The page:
If you haven't read Part 1 yet, you should start there.
When we left off with NHL logo designer Ken Loh, it was the mid-1990s. His famed "Burger King" crest — a design he thought was dead — found its way onto a new Los Angeles third jersey. And a bold proposal for the Philadelphia Flyers fell flat.
REPLACING AN ICON
Then in 1997, the Hartford Whalers relocated. The loss of one of the greatest sports logos of all time put the pressure on The Mednick Group, as the NHL hired the agency to create a logo for the new Carolina Hurricanes — or was it "Hurricane"?
Obviously, these designs never made it to the NHL and the team ultimately went with the plural form of its name. But there's always a great story behind work like this. Ken writes:
I wanted to make a historical nod to the Hartford Whalers since that’s where the team came from. I like teams to have history. The fans who grow up in cities around the world should have a long-standing connection to a franchise and its history.
The logo was intended to be the primary mark for the team, since it was a new franchise. At first glance, you’ll probably see “C” and “H” for Carolina Hurricane. But if you look more closely, you’ll notice that the overall “H” form has a “W” intertwined, being formed by the vertical anchor rod in the middle.
I actually wanted it to read more like “HW” than “CH.” Deep down, I was hoping the team wouldn’t move or change its name, but could adopt a variant of the HW emblem.
It's comforting to know that when it became necessary to replace the iconic Whalers logo, some of the people involved were desperately trying to find a way to let it live on.
In the end, it wasn't even a designer that created the logo the team ultimately selected. It was a copy writer at the firm named Peter Thornburgh.
"Ironic that a writer's design beat out a bunch of professional designers," Ken said, "but he had been honing his craft designing logos for his own fantasy football teams for years. Many of us are still in the same [league] together [25 years later]!"
Makes you wonder where some of the talented designers behind The IceHL are headed.
By this point, you may feel Ken's contributions to the NHL have been minimal. After all, his work on the Flyers fizzled. He lost out to a writer on the Hurricanes job. And his vision for the Kings all but vanished in a jersey that saw action in no more than a half-dozen games.
Kicked. Beaten. Down. But not out.
Ken's final project for the NHL would prove to be his most successful when, on Nov. 11, 1997, the owners of a new expansion franchise stood before reporters to announce its official name and logos. Meet the Columbus Blue Jackets by Ken Loh.
"I'd love to credit another designer, Van Duong, who worked with me on the Blue Jackets logo," Ken said. "He is one on the best designers I've ever worked with. He really helped put some of the finishing touches on Stinger and was also the main designer on the CB mark."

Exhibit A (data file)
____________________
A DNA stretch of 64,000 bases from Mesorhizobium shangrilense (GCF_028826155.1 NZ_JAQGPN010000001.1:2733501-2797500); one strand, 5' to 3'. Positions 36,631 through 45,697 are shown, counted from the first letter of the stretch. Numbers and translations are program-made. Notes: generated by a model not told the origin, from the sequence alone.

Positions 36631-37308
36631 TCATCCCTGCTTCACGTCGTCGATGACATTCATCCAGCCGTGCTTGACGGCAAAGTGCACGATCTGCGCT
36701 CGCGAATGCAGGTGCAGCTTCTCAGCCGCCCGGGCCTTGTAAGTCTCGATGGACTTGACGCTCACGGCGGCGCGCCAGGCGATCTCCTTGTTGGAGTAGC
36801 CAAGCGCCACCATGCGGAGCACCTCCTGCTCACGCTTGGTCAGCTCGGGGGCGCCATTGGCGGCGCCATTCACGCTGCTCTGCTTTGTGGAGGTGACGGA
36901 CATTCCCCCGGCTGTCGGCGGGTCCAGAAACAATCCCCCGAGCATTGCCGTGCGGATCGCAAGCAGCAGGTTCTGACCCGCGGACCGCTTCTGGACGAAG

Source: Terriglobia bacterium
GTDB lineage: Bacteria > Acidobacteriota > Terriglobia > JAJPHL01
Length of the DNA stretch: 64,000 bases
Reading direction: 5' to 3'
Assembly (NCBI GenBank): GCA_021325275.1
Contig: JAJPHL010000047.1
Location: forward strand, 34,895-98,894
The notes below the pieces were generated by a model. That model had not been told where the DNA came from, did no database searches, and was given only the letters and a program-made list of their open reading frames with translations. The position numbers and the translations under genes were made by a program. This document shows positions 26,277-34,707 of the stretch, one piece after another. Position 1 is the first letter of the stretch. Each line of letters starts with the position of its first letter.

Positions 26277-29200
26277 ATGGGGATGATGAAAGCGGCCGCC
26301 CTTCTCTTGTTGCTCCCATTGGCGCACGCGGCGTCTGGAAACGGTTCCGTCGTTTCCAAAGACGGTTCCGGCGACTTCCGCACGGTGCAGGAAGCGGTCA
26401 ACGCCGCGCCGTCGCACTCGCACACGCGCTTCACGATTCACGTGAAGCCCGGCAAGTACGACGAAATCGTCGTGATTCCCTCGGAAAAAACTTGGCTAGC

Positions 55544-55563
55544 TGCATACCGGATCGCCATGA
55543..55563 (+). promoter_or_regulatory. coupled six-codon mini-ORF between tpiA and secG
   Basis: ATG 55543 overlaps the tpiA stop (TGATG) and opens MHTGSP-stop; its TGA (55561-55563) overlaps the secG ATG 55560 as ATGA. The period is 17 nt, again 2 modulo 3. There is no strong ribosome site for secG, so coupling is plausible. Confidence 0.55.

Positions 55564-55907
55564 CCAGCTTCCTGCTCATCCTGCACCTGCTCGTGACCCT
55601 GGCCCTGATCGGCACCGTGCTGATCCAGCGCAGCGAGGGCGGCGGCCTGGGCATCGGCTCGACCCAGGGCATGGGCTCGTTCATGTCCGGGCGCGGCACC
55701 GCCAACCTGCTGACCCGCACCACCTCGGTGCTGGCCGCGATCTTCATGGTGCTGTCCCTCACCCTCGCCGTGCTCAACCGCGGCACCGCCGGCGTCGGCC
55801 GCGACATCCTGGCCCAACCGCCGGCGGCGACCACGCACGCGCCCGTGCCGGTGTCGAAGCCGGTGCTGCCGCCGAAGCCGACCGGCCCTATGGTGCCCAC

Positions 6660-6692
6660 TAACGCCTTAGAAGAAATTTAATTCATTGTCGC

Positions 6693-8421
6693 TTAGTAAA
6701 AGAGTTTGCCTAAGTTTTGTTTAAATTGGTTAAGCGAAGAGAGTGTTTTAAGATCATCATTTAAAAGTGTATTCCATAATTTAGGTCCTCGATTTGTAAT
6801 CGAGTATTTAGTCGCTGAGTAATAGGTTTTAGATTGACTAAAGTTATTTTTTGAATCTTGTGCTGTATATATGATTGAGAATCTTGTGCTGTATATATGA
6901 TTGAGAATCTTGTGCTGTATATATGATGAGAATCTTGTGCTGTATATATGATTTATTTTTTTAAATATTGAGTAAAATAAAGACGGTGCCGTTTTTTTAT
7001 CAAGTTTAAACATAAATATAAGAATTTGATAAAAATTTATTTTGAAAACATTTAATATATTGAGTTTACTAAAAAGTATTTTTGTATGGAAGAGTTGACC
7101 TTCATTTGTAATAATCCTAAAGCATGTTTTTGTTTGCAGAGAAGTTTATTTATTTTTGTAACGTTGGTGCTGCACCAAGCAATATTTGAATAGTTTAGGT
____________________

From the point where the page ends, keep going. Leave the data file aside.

Ken said Van was also involved in developing designs for an NHL All-Star Game in the mid-90s.
While it's true "Stinger" and the Blue Jackets moniker didn't immediately win over many Columbus fans, Ken's work satisfied his client and will live on in the hockey history books. For seven seasons, the Jackets wore his blue, red and electric green marks before the bold fashion statements of the '90s were slowly purged from the NHL.
"I am a traditionalist when it comes to sports and logo design," Ken said. "I was being pushed to develop marks that had more appeal for kids, while I attempted to maintain a stronger sense of tradition and professionalism.
"I felt some of the direction the designers were being given at the time was more appropriate for school or camp teams, and didn’t have the lasting appeal that pro franchises — or even collegiate ones — should maintain.
"I am happy to see that Flying Elvis has stood the test of time though. Twenty years later, it doesn’t feel old yet."
WHERE ARE THEY NOW?
Ken Loh doesn't make sports logos anymore, but his design sensibilities have been employed by great companies. After spending time at Yahoo! and Oakley, he is now a driving force behind Apple's online shopping experience. Find him on Twitter at @kloh.
Scott Mednick, founder of The Mednick Group, moved on to the Hollywood film industry. His credits include Where The Wild Things Are, 300 and the upcoming reboot of Teenage Mutant Ninja Turtles. Find him on Twitter at @ScottMednick.
Finally, I know I promised never-before-seen logos Ken designed for another NHL expansion team. However, I now realize they're better suited to the third and final chapter of this story. You won't want to miss that. Stay tuned!
CONTINUE READING: Part 3: Epilogue